Systematic Theology - Vol. 2

By Charles Hodge | Go to book overview

CHAPTER VIII.

FOR WHOM DID CHRIST DIE?

§ 1. State of the Question.

THIS is a question between Augustinians and Anti-Augustinians. The former believing that God from all eternity having elected some to everlasting life, had a special reference to their salvation in the mission and work of his Son. The latter, denying that there has been any such election of a part of the human family to salvation, maintain that the mission and work of Christ had an equal reference to all mankind.

The question, therefore, does not, in the first place, concern the nature of Christ's work. It is true, if it be denied that his work was a satisfaction for sin, and affirmed that it was merely didactic ; that his life, sufferings, and death were designed to reveal and confirm truth ; then it would follow of course that it had no reference to one class of men more than to another, or to men more than to angels. Truth is designed for the illumination of all the minds to which it is presented. But admitting the work of Christ to have been a true satisfaction for sin, its design may still be an open question. Accordingly, Lutherans and Reformed, although they agree entirely as to the nature of the atonement, differ as to its design. The former maintain that it had an equal reference to all mankind, the latter that it had special reference to the elect.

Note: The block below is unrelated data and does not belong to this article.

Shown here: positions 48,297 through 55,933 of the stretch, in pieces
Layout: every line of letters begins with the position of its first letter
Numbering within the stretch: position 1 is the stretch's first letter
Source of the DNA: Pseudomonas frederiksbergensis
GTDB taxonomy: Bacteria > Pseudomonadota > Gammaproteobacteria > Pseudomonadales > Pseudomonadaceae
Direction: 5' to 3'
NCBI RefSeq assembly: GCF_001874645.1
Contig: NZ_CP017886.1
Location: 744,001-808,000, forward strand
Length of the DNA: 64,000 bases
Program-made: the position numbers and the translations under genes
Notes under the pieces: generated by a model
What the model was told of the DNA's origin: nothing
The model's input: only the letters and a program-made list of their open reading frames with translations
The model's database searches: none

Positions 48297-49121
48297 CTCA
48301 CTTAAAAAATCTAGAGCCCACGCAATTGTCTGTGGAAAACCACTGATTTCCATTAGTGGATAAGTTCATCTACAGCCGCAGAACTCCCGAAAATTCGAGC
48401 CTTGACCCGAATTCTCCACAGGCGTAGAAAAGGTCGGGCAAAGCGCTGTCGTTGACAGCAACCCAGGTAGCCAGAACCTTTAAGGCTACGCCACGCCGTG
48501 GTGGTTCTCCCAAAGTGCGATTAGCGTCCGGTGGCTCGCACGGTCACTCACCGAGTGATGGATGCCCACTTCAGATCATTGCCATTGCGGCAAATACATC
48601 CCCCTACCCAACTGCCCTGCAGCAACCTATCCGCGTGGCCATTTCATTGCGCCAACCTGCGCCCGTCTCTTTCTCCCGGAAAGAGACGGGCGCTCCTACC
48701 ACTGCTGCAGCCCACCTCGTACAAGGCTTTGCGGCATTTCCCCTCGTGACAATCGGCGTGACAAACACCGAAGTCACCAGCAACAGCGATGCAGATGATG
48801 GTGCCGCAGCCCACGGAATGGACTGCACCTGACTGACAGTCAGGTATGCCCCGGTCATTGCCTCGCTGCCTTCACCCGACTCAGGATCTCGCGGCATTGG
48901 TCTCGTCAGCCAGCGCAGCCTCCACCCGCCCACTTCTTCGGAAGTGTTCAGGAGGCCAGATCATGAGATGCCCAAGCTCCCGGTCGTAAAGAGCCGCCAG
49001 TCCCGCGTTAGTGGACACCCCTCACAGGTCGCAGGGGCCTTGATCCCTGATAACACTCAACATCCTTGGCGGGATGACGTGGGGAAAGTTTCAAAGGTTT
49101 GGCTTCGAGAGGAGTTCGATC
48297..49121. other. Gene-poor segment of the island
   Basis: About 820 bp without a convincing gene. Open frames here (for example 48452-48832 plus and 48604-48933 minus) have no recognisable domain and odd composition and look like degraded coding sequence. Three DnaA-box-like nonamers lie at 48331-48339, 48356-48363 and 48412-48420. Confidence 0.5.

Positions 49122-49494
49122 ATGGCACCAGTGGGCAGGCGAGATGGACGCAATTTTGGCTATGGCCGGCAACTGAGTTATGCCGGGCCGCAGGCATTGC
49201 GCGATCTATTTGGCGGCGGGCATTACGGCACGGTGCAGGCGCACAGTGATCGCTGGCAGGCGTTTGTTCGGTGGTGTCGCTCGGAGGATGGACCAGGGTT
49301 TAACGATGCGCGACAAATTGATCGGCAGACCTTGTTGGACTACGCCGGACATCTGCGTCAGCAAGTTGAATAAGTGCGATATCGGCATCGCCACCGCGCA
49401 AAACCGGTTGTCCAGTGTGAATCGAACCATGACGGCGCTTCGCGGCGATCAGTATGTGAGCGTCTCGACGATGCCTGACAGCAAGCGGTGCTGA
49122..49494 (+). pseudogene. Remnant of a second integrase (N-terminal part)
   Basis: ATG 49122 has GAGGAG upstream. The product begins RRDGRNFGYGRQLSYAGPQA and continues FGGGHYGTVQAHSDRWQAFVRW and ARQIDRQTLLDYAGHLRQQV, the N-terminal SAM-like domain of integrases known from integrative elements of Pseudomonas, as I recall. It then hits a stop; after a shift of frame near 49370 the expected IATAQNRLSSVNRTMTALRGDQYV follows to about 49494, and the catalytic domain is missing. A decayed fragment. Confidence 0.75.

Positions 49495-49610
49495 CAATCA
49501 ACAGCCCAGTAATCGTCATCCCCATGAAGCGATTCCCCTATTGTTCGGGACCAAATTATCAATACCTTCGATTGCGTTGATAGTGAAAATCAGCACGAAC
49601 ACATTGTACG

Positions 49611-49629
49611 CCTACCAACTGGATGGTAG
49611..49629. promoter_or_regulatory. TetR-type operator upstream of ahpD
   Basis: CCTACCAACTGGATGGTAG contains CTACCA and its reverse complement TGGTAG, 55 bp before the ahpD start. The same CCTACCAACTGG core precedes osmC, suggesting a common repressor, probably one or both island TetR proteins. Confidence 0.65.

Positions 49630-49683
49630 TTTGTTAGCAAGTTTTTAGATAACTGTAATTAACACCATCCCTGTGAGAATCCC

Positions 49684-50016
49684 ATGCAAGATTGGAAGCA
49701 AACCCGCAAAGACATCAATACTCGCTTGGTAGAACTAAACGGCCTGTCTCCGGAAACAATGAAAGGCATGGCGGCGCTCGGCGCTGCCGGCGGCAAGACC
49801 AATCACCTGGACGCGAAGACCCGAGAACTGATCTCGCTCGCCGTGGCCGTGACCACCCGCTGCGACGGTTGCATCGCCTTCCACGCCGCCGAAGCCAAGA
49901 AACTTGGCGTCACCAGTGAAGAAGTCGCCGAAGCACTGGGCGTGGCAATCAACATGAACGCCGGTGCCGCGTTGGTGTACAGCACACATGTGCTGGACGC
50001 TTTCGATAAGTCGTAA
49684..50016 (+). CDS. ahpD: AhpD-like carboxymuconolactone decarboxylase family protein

In the second place, the question does not concern the value of Christ's satisfaction. That Augustinians admit to be infinite. Its value depends on the dignity of the sacrifice ; and as no limit can be placed to the dignity of the Eternal Son of God who offered Himself for our sins, so no limit can be assigned to the meritorious value of his work. It is a gross misrepresentation of the Augustinian doctrine to say that it teaches that Christ suffered so much for so many; that He would have suffered more had more been included in the purpose of salvation. This is not the doctrine of any Church on earth, and never has been. What was sufficient for one was sufficient for all. Nothing less than the light and heat of the sun is sufficient for any one plant or animal. But what is absolutely

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